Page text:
This is the opening of a Quartz article reporting on the FDA’s recent 23andMe approval to sell analysis for 10 genetically linked diseases:
Doctors are losing their role as the gatekeeper of our health information, for better or worse.
The article concludes with this question:
As patients get more information, the important question to ask is: Will they know what to do with it?
The answer is no. And it doesn’t matter how much you read or how much information you have the capacity to access. It’s the difference between information, knowledge and wisdom. Google can’t help you beyond the information.
Are doctors prepared for medicine’s trajectory?
Then look at these diseases and tell me that your average doctor is in a position to help the average patient understand what they need to know. Most current physicians were trained to understand organs, not genes. And what may have been understood at one point may be irrelevant in our current state of exponential information growth.
23andMe’s position raises questions about the changing role of the physician. To think that an interaction with a physician will be limited to a peek at the throat and a listen to the chest is charming at best. At worst it’s a fast track to irrelevance.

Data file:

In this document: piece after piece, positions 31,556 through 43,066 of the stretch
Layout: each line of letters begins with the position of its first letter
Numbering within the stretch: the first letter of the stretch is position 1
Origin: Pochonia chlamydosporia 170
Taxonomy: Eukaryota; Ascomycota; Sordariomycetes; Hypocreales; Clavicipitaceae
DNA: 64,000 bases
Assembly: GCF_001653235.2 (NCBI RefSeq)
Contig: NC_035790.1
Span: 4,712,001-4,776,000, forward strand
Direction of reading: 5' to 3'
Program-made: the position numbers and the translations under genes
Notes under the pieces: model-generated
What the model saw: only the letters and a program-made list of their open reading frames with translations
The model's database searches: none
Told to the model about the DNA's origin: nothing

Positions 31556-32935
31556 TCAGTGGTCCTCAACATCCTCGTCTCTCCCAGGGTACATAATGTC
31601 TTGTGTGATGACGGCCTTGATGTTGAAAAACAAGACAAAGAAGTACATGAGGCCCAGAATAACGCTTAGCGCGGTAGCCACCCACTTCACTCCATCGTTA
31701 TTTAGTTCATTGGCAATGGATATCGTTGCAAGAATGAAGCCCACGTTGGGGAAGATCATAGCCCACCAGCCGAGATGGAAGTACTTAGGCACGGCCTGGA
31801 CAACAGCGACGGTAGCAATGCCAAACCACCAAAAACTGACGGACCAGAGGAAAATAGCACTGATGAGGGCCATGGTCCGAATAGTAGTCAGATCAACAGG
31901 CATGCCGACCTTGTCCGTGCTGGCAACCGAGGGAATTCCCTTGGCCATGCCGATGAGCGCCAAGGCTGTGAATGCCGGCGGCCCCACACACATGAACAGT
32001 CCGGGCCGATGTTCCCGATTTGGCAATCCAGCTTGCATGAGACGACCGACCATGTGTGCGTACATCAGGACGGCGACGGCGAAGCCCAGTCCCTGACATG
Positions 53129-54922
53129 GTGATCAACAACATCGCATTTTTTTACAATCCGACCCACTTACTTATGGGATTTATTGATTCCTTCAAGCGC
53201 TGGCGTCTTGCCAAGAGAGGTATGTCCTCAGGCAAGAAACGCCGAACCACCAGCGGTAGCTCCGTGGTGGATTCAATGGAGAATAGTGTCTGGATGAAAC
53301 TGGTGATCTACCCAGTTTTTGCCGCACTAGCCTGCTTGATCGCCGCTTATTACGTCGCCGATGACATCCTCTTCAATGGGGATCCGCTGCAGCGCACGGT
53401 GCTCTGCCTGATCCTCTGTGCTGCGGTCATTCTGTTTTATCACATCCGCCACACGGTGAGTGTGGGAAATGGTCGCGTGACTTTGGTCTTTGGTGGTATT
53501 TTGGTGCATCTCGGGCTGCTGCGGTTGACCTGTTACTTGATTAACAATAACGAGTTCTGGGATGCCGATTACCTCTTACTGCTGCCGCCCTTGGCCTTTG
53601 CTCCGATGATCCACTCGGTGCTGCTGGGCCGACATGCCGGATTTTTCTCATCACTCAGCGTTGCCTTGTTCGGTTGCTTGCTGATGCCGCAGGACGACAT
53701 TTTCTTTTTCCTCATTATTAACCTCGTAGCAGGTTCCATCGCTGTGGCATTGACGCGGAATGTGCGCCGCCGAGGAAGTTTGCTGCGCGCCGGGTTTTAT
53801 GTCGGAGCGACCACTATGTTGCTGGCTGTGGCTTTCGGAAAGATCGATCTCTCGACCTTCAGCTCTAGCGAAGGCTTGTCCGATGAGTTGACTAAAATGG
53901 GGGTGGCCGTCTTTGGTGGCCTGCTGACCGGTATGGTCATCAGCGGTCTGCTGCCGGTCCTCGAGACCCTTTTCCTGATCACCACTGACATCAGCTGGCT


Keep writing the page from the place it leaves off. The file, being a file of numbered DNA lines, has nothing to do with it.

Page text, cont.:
Perhaps more importantly it raises questions about how modern medical education is preparing the next generation of physicians.
23andMe offers doctors an opportunity for redefinition
Increasingly patients will be in need of translational dialog that puts this kind of information into the proper context. And this isn’t about 23andMe. It’s about what what 23andMe represents. These 10 diseases or even genetic risk assessment don’t even come close to scratching the surface on what will be mined from our 3 cubic feet of meat. If we can’t help patients understand what this all means they will find someone who can.
Doctors will need to decide if this is what they do. And if it isn’t, then what is? As doctors turn more clinical care over to other types of health providers will this new emerging need represent one more lost opportunity for redefinition?
Gel sequencing image from the Internet Book Archive.